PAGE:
This step has the added consequence of devaluing the US currency. That makes imports more expensive and exports less expensive which leads to an increase in foreign sales. This also motivates big corporations to issue their own long-term corporate bonds. With corporations raising their own money through the sale of bonds rather than borrowing it from banks, the banks have more cash to lend to others. Despite these efforts, there is still room for long-term rates to go down more.
Purchasing long-term debt is an “unconventional tactic” that must be used judiciously. But since the benchmarks used by the Fed to set its policy are inflation of no more than 2% and unemployment of approximately 5% and today, inflation is under 1% and unemployment is above 9%, there is still plenty of need to employ these measures.
In reply to a question about deficits, Rosengren said that deficits is a result of Fiscal Policy. Congress and the President set it and the Fed, responsible of monetary policy, reacts to it. In the long run, we can’t allow the deficit to continue going up as it has. Social programs like Medicare and Social Security have to be brought under control long-term. But Rosengren emphasized that now was not the time to do this. Instead, he said the best outcome would be for Congress to structure a short-term stimulus that in turn deals with the long-term problem. But given the current stagnation in our political system, it’s unlikely that either approach will be used right now.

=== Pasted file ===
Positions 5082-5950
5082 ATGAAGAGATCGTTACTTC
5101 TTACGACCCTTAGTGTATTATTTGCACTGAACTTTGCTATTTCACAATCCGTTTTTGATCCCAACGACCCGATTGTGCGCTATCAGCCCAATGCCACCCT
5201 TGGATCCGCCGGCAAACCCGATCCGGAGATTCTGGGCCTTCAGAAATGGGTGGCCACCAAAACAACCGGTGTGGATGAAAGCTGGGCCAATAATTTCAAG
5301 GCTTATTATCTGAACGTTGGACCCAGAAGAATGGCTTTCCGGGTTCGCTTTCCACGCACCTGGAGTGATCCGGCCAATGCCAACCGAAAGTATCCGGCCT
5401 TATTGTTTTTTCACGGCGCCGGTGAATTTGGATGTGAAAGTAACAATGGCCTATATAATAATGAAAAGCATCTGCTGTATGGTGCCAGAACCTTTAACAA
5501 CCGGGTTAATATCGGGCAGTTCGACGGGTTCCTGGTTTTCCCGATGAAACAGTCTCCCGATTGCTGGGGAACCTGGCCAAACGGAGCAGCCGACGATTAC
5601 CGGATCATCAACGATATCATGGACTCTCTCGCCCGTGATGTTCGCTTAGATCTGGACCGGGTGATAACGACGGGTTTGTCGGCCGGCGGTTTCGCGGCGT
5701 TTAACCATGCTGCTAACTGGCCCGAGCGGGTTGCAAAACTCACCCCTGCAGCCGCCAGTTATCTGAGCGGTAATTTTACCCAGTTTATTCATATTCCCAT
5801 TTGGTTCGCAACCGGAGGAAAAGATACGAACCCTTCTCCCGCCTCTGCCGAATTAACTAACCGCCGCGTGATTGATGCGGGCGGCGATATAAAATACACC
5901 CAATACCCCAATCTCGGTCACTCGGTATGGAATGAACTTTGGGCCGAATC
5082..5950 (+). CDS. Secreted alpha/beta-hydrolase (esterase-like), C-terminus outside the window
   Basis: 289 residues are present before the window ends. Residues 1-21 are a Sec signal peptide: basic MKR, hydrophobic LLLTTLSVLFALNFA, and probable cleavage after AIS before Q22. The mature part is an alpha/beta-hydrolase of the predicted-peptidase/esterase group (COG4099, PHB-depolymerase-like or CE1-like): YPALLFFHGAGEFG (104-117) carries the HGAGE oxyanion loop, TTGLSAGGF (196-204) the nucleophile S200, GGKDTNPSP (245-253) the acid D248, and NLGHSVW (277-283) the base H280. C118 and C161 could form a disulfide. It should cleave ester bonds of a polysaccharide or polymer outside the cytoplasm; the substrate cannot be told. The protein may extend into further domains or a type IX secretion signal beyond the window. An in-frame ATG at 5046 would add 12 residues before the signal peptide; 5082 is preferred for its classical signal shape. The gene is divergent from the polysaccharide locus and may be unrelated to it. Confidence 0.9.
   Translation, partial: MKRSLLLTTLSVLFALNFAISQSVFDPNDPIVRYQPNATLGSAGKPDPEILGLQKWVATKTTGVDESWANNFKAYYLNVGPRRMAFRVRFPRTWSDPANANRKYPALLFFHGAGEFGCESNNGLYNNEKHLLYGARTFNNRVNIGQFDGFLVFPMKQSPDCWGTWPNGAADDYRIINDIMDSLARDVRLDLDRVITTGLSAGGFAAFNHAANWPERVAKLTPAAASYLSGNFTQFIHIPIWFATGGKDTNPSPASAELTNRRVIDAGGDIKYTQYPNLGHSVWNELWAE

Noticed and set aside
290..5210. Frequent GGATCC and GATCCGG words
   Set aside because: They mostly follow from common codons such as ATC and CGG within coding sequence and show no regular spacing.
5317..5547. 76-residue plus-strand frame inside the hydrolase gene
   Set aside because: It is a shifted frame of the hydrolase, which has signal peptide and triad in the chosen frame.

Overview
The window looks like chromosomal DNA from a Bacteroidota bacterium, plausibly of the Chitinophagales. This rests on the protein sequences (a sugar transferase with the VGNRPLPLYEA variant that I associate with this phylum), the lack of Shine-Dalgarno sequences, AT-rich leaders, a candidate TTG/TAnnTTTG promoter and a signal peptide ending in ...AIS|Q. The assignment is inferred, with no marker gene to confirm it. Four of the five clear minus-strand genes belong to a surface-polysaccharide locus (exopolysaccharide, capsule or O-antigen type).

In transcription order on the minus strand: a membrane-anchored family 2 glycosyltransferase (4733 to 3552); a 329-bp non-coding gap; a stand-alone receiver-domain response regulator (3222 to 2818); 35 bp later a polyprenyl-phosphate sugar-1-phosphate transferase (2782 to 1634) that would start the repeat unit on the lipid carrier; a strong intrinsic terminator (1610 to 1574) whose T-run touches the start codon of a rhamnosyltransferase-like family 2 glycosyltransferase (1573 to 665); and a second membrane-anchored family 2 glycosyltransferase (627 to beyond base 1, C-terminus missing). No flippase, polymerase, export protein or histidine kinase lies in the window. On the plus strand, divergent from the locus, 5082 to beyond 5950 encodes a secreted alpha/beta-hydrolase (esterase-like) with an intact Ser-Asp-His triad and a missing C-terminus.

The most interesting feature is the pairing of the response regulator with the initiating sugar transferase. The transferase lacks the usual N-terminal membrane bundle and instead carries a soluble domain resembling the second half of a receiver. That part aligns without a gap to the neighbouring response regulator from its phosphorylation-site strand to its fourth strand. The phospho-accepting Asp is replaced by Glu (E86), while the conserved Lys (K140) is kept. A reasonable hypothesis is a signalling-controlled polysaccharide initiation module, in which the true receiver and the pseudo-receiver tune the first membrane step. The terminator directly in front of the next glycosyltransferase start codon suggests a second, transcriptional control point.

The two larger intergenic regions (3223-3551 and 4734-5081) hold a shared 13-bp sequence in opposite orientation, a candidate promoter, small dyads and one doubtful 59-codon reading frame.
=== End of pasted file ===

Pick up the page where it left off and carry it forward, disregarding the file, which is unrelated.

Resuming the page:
Another question was based on the observation that much of the consumer spending of the past decade used credit to purchase overvalued assets. With the value of those assets now depressed, who will pay the bill? Rosengren said that monetary policy has no effect on this but fiscal policy does. The follow-up question dealt with the uncertainty of who would suffer the loss. Rosengren said that uncertainty in economics is undesirable. The current foreclosure freeze just puts that off. The worst thing is to have a large amount of assets dumped on the market at the same time because that only drives down the price of the underlying assets.
Rosengren said low interest rates somewhat mitigate some problems like home values by keeping rates low. If rates go up, housing prices will go down because few will be able to a new home.
Rosengren said that the Dodd-Frank financial reform bill has done a lot to deal with some of the issues. He said we still need a good way to unwind big entities. When this crisis struck we didn’t have the tools needed to deal with the problems so everything was done on an ad hoc basis. This new legislation provides the tools that will be needed to address these types of situations in the future.
Another audience member asked Rosengren what things he would do to speed the recovery of the housing sector. He said there was a lot of uncertainty about the future of Fannie and Freddie and that we need to figure out the right kind of housing structure that’s needed. He also said we must decide what’s a reasonable amount of a down payment on a mortgage. Requiring a higher down payment would mean that there weren’t as many foreclosures, but it also would mean that fewer people could afford to buy houses. This is a societal judgment that has to be made. We need to get the rules for our housing and mortgage policy figured out. We don’t now. The Treasury and Congress must decide on what this will look like. Unfortunately, it hasn’t been addressed yet but Rosengren expects it to be dealt with after the election.